Yvette Gaston, a King County Juvenile Probation Counselor who has dedicated the past twelve years of her life to helping troubled children was found not guilty of obstructing Justice and assault of a police officer. In September of last year, Yvette Gaston secured a clothing voucher through her job so that she could help a child on her case load get school clothes. After securing the voucher she met the young man in downtown Seattle at Sears. After she got school clothes for the young man, she dropped him off on 23rd and Jackson. 23rd and Jackson is an area traditionally known as the Central District (CD). The CD has traditionally been the community of color in Seattle. It has long been known as a refuge for African Americans, Native Americans, Latinos and Asian populations.

Shortly after dropping the young man off, he was approached by police officers who accused him of stealing his school clothes, throwing rocks and jaywalking. The young man called the one person who could vouch for his whereabouts and the fact that he had legally obtained the clothing.....his probation counselor. After the young man reached Yvette Gaston, he handed the phone to one of the officers. Yvette attempted to explain and reason with the officer over the phone. To her surprise she was met with an angry and aggressive tone. The officer told her that the young man was being "lippy" and that he was going to show him how we "operate things in the CD."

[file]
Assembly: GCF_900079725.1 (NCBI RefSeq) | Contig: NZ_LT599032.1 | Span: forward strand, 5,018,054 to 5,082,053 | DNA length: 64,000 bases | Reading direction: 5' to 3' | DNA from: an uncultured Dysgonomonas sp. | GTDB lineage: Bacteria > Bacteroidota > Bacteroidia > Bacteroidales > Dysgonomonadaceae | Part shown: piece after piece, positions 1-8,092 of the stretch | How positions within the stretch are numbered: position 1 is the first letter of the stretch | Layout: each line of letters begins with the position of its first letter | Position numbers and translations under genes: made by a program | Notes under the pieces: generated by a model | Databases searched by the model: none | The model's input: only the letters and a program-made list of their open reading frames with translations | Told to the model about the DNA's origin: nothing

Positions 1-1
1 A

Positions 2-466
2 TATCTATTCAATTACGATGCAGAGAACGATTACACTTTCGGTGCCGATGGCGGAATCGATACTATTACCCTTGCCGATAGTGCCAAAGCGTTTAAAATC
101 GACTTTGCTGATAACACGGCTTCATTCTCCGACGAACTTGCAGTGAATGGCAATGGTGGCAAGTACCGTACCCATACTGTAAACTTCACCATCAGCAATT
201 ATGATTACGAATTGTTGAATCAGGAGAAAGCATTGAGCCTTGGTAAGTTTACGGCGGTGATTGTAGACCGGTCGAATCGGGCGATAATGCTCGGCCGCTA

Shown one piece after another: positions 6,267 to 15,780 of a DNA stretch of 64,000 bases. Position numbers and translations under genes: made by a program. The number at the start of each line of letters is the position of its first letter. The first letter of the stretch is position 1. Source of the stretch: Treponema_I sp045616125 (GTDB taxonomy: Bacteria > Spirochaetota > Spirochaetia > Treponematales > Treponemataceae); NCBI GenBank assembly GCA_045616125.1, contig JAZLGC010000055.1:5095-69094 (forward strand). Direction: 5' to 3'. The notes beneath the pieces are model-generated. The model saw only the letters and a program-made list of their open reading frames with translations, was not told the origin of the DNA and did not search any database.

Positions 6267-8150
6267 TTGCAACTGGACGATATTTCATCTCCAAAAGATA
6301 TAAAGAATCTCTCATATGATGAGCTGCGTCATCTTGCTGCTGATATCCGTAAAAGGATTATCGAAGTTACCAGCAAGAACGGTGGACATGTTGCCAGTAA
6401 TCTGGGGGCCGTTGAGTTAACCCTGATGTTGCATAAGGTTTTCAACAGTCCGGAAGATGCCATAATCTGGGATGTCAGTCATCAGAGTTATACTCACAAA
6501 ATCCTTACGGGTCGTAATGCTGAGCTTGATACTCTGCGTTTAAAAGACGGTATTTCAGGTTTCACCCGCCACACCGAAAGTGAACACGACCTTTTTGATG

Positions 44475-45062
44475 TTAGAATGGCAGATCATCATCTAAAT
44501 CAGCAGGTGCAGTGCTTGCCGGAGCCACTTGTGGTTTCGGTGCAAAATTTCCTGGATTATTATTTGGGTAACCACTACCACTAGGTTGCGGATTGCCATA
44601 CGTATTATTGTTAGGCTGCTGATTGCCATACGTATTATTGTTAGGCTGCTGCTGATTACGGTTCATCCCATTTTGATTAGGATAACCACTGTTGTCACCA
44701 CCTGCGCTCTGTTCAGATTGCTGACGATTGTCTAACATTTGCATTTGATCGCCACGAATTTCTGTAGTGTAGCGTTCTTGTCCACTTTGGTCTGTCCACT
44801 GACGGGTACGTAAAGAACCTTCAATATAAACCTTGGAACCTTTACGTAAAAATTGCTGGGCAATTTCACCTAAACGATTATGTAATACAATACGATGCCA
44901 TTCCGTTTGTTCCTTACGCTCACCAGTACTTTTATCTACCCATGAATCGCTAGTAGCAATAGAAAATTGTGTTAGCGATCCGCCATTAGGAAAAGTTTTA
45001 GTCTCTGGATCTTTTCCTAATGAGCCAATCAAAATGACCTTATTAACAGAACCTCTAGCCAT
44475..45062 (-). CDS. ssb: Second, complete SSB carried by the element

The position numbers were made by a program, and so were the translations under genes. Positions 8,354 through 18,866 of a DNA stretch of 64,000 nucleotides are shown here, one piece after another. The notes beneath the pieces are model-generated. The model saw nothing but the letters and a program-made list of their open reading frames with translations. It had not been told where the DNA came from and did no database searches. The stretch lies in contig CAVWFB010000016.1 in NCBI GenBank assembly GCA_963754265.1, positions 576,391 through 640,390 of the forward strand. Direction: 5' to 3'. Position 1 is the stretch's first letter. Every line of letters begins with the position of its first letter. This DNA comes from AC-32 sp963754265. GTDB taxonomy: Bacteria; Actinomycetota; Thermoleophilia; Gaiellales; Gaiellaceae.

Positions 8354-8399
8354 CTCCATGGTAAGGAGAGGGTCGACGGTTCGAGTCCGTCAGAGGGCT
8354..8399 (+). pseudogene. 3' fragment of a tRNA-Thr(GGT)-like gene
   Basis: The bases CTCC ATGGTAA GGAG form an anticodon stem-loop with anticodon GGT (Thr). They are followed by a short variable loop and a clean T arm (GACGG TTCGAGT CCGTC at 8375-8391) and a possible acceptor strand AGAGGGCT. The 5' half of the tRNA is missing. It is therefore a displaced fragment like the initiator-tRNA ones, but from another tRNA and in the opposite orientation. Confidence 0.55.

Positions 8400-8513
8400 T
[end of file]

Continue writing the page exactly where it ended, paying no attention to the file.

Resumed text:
The statements of the officer caused Gaston great concern. In recent years there has been a great deal of concern about police misconduct and racial profiling in Seattle. She made the courageous decision to go back to 23rd and Jackson and bear witness to the "incident." Upon arrival, she saw that the young man had been handcuffed and placed in the back of a squad car. (witnesses would later say that the officers had handled the young man in a very rough and unnecessary manner). Yvette approached the officers, showed them her badge and asked if they were really arresting this young man for jaywalking. An officer quickly approached Gaston and accused her of assaulting a police officer. She was so disturbed with the officers actions that she eventually called 911 herself. The Sargent on the scene eventually took the phone from her and essentially instructed the officer to disregard the call.

Shortly after bringing this issue forward through the NAACP, Gaston was charged with assault and an obstruction allegation was later added. The Law Office of Joe St. Laurent and James Bible handled Gaston's case. After nearly 12 months and several pre trial hearings, the case was ready for trial. A jury quickly found Gaston not guilty. While the jury has exonerated Gaston of all charges, she still has many emotional scars that are a direct result of the way in which she was treated by the police.

We can't help but wonder what things would have been like if Gaston was simply a concerned citizen who was interested in protecting the rights of a young man instead of a probation counselor. Would the Jury have sided with her even then?